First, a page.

By David Poland email@example.com
I don’t mind the LAT riffing on an idea I offered up repeatedly in the last few days… that The Hangover: Part II has opened so big because audiences were happy to see the guys back, doing pretty much a minor variation on what they did last time (ratcheting up the harshness), and that WB marketed to exactly that.
But I wish they didn’t make such mincemeat of the idea, trying to turn it into a trend piece.
Just the facts…
Zeitchik offers, “Those (sequeled comedies) that succeed tend to hew very closely to their originals.”
Of course, Zeitchik already threw away Sex & The City 2, last year’s example of a carbon copy of a well-known product whose opening dropped 46% from the first film domestically.
Last summer was light on sequels AND comedies, but note that non-comedy sequels Iron Man 2 opened better than the first with pretty much the same schtick, but The Karate Kid hit the jackpot by changing up the formula dramatically.
Evan Almighty is as freaky a possible example as you could come up with (aside from Bad Lieutenant: Port of Call New Orleans), as the second movie not only was without the then biggest comedy star in the world, but completely dumped the original’s successful premise. If you remember, the pitch for Bruce Almighty included Bruce getting the power of God from God, but endlessly pushed him blowing a girl’s skirt up, making Jennifer Aniston’s breasts bigger, and a dog peeing in a toilet on his own. The sequel was about a good man called on to save the world and going all The Santa Clause as he becomes Noah. DQ!
Night At The Museum 2 wasn’t a major variation from the original… except by date. It went from being a holiday movie to being in the heat of summer competition. But all the major characters were back… they just added a couple more. The sequel also suffered from something many sequels of all stripes suffer from… a great idea that was a bit played out. NATM is still an important film to museums. But the idea of the stuff in the museum coming to life was exciting… once.
Bruno also suffered from a chance in the playing field. Borat was completely unexpected. Bruno was unavoidably anticipated. Borat indulged our xenophobia, but was also quite gentle. Bruno was about homophobia and media insanity, but all that really got notice was the gay… which also, by the way, turned some homophobic audiences off. Audiences could think Borat was an ass, but not feel concerned that they would be called out for it. Hate Bruno and you could be on the wrong side of political correctness. But on the most basic level, Bruno was NOT a sequel to Borat… at all… anymore than Bridesmaids is a sequel to Get Him To The Greek.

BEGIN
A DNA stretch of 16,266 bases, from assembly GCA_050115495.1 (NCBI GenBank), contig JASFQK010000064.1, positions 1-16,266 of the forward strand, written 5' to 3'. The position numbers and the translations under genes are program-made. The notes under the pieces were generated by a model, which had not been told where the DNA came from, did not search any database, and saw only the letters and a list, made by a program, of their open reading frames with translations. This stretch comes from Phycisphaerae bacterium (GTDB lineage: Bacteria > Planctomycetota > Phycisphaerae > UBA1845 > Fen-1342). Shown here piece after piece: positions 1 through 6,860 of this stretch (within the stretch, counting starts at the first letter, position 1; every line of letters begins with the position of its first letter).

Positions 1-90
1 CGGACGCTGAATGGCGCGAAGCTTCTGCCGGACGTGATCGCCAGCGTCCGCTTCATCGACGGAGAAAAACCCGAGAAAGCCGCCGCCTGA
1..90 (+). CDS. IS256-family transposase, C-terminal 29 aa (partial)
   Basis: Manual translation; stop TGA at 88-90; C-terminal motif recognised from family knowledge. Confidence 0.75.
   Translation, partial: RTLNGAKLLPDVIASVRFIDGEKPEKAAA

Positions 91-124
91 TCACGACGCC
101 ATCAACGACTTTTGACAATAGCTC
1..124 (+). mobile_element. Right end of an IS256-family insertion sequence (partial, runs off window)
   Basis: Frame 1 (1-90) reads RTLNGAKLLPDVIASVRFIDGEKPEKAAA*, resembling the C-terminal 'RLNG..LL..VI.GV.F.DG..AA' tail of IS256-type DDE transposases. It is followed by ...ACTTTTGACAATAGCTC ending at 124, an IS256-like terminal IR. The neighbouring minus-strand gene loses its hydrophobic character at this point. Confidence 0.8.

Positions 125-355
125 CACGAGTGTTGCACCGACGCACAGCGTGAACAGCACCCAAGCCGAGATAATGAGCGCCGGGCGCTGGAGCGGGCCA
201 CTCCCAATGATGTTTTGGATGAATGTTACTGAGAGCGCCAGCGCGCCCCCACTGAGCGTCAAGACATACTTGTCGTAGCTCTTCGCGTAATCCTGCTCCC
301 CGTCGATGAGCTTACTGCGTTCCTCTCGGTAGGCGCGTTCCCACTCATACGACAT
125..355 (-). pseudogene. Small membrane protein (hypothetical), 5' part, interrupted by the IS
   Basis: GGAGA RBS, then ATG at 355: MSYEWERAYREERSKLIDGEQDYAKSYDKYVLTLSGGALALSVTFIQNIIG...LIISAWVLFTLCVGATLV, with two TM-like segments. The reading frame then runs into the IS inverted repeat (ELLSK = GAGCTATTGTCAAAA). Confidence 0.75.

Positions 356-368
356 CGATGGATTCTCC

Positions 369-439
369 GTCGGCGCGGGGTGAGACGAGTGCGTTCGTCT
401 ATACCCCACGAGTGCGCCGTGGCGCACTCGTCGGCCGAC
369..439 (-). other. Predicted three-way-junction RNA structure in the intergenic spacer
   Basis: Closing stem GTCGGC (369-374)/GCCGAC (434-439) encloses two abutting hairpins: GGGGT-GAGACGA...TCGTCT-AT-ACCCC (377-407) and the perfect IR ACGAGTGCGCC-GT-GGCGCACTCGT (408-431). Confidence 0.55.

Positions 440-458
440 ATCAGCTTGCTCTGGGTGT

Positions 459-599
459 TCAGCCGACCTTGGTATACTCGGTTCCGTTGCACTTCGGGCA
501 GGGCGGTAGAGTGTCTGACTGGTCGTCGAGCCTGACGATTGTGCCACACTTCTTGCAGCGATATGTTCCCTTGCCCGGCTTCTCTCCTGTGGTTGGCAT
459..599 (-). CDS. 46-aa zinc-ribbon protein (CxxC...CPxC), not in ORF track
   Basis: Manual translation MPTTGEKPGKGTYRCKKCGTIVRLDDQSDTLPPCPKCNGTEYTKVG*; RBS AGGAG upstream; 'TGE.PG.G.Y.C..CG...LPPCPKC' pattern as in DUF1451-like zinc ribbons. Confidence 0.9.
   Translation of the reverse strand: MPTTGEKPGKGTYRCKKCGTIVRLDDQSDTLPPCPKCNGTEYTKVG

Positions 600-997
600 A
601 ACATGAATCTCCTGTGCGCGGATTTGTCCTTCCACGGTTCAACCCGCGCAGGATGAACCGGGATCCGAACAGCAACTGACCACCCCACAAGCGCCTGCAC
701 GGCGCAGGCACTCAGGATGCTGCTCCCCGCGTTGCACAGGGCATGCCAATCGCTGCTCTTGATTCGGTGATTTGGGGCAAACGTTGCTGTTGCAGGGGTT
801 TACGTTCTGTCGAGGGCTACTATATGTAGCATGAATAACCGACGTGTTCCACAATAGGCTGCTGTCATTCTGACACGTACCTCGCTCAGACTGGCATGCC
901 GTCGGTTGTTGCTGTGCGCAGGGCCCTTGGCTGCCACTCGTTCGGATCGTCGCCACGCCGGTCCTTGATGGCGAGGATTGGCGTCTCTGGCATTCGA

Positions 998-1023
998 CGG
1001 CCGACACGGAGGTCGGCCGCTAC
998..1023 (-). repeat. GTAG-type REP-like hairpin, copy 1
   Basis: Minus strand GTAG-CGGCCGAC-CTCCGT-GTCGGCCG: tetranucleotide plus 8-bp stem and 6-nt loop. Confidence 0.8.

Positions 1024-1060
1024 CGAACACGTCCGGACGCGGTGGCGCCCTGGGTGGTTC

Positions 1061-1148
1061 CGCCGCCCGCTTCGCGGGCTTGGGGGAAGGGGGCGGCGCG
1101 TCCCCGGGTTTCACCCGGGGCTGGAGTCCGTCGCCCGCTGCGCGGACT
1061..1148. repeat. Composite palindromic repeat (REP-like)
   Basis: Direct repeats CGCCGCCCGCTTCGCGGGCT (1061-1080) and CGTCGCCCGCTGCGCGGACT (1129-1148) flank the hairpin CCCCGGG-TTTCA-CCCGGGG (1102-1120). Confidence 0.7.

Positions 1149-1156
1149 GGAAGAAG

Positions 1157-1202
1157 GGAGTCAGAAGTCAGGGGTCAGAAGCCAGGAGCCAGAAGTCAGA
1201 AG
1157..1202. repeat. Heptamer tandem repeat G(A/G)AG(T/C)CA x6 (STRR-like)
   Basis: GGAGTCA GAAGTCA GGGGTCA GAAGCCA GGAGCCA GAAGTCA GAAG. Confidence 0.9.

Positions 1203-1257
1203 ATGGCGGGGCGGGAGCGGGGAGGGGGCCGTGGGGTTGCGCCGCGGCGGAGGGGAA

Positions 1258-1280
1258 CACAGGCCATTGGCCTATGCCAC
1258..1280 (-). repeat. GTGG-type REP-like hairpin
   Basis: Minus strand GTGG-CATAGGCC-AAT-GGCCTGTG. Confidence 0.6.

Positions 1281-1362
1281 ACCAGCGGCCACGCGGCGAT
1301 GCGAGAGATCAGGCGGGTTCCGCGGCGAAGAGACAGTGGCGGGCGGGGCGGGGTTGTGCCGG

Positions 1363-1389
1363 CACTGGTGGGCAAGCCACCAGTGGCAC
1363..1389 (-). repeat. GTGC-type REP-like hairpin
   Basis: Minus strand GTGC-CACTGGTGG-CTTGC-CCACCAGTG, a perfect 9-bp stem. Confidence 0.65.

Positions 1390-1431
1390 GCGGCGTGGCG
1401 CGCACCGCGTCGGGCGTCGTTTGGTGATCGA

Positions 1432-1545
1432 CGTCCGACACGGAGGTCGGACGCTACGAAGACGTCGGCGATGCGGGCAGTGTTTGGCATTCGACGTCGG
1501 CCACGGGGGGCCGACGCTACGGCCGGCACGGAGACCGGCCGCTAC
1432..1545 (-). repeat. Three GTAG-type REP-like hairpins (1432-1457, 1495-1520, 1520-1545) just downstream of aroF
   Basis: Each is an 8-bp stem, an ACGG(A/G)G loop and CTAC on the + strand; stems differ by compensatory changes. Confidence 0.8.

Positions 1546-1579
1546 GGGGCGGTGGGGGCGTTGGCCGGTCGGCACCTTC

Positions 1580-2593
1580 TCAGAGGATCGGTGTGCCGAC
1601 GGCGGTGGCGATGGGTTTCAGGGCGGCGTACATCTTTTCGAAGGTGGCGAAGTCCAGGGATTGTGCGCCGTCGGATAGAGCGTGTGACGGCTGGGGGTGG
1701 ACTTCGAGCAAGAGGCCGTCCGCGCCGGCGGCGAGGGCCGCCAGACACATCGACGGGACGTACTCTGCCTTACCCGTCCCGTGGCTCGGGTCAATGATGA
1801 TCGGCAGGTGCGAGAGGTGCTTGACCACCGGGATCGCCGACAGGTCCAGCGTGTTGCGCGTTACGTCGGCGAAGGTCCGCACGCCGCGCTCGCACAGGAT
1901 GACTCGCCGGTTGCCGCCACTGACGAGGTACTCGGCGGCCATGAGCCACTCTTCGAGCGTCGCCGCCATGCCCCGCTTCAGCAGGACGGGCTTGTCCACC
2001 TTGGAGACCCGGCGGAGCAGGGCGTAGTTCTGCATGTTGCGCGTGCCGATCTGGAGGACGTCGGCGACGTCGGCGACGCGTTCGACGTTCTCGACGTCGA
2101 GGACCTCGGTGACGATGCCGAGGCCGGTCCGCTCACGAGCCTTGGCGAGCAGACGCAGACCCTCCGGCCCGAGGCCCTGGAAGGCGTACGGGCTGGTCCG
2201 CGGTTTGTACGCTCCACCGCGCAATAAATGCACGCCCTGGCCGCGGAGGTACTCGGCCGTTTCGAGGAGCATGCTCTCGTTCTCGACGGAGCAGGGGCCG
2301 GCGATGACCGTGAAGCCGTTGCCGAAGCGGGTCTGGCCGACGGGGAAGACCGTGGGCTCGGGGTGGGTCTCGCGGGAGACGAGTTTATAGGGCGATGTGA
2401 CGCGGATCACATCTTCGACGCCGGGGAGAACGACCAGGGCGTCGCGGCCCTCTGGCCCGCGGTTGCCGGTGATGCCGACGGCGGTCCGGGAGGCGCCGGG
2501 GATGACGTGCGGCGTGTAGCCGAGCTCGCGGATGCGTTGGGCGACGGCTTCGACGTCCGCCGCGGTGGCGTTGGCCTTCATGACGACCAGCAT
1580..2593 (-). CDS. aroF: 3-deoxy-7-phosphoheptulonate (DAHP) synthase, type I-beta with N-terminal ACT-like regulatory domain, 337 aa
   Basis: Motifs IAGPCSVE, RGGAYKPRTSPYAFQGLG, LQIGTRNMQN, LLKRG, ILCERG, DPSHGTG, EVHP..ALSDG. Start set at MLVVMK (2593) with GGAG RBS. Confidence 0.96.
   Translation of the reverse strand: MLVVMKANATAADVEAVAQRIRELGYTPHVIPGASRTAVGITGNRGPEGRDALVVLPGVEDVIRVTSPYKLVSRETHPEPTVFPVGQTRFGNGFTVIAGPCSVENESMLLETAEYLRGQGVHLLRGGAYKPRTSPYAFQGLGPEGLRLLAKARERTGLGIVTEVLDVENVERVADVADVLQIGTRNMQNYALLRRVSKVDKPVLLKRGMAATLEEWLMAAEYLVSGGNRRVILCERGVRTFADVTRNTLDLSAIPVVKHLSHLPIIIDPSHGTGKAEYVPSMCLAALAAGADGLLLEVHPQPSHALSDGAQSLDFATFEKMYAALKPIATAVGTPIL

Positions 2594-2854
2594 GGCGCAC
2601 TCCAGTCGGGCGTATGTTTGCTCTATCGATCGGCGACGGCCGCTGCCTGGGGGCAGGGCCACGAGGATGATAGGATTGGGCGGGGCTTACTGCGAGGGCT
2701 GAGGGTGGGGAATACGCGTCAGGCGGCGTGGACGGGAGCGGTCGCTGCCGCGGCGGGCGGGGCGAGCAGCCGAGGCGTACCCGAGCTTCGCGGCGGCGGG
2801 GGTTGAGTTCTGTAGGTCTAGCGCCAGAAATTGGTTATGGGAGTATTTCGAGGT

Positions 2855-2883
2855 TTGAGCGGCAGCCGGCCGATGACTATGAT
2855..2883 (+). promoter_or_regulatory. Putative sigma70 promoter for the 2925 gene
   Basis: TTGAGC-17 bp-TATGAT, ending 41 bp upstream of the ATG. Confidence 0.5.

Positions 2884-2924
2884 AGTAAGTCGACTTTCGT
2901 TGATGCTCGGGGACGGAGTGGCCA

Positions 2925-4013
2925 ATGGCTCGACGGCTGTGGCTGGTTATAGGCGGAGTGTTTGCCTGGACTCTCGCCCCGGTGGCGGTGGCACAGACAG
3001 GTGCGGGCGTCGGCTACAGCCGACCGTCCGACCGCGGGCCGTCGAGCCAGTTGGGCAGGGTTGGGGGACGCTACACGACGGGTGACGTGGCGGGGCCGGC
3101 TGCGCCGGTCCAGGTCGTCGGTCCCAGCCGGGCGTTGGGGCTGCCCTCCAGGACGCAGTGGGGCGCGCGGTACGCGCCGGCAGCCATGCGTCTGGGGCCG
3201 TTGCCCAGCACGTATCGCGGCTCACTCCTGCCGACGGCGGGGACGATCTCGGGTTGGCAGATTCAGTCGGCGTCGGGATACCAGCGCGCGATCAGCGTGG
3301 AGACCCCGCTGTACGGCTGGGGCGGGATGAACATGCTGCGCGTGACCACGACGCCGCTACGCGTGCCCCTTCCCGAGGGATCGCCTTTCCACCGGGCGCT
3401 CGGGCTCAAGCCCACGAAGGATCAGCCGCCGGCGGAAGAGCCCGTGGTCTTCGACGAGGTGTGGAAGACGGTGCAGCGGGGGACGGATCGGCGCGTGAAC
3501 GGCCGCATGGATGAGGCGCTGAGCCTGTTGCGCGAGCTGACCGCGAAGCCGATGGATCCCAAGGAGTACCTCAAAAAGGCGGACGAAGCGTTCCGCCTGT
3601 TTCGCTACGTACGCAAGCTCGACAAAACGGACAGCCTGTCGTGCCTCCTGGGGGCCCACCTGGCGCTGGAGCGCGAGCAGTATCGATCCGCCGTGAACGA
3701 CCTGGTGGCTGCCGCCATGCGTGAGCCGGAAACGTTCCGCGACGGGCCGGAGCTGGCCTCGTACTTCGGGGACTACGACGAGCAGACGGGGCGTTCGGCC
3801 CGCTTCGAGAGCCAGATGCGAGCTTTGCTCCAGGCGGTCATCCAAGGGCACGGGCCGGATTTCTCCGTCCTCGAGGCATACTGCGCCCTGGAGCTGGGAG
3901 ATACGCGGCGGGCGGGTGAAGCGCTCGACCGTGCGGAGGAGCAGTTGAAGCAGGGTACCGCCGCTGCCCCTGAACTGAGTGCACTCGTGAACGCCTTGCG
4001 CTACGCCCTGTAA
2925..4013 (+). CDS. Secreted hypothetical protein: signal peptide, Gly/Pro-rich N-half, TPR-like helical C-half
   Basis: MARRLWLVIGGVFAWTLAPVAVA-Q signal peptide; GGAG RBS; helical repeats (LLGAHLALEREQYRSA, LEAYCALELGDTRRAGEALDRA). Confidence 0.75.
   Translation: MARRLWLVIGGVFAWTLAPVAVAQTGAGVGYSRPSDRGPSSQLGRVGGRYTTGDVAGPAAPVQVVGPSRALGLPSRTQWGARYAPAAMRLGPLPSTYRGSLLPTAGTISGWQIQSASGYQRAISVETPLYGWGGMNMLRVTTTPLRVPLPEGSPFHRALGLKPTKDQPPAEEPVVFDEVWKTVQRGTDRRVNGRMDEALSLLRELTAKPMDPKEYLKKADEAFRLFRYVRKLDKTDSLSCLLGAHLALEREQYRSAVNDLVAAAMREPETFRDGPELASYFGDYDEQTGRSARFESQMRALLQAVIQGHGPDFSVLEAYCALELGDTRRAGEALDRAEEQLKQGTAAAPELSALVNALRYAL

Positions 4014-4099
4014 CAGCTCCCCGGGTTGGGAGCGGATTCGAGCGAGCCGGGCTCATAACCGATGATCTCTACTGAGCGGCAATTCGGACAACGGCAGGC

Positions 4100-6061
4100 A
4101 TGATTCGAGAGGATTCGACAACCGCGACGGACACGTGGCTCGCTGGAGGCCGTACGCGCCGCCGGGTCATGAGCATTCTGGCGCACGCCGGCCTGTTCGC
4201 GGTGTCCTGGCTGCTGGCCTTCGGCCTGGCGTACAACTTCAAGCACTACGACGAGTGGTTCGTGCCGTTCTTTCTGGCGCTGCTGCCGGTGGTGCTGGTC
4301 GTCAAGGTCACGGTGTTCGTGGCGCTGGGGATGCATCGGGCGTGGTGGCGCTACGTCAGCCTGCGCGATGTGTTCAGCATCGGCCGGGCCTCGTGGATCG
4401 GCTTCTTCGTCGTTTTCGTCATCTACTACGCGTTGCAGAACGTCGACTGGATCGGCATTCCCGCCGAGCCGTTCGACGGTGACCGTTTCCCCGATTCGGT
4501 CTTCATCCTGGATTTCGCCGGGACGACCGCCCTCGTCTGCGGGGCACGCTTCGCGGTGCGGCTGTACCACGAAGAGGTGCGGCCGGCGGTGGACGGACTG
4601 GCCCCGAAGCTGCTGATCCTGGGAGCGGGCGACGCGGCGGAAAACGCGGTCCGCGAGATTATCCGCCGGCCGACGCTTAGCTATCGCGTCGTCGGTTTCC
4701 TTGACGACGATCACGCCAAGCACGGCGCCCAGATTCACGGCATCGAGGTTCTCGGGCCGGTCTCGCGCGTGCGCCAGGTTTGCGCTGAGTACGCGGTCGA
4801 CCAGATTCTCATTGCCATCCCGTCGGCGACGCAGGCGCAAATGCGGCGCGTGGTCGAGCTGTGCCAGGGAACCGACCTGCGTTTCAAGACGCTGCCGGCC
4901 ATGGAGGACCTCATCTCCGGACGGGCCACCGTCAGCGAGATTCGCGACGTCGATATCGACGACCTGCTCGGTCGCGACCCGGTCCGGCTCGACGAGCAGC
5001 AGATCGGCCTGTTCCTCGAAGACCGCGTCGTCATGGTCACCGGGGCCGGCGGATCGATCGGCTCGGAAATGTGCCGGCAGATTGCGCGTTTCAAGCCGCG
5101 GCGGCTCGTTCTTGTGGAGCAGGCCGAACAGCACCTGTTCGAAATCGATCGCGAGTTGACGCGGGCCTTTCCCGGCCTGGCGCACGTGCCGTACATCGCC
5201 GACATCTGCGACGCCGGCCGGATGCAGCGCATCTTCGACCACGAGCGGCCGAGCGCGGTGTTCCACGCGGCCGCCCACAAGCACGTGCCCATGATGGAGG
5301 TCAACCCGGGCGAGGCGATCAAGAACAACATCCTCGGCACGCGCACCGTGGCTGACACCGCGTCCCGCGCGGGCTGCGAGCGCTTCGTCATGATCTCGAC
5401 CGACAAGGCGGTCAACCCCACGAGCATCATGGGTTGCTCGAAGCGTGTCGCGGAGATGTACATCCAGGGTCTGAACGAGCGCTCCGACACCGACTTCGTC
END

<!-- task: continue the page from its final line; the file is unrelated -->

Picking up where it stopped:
On the flip side, Meet The Fockers was not a direct copy of Meet The Parents. In fact, it was strongly driven by love of the original, but the very strong addition of Barbra Streisand and Dustin Hoffman, who not only added star power, but added a whole new set of character relationships. They were as accepting of their son’s new family as DeNiro was not. Third time around, when they moved forward without Hoffman, they went back and added him at the last minute because his absence was not testing well.
Look… ALL sequels… and most “originals” are variations on a very, very familiar theme. This was the key to “high concept” fillmmaking… a phrase you rarely hear these days.
There are two kinds of sequels, those that extend the story and those that repeat the story with some variation, usually a small one. American Pie extended the story the second time, which meant a big opening, and then a third time, when it opened well, but not nearly as well as the first sequel.
In the Austin Powers films, which Zeitchik mentions as a repetitive, things changed in a copy of how Bond changed, changing female leads both times. But in the third film not only added Michael Caine (hat tip to Indiana Jones), but loaded up on celebrity cameos for the first time.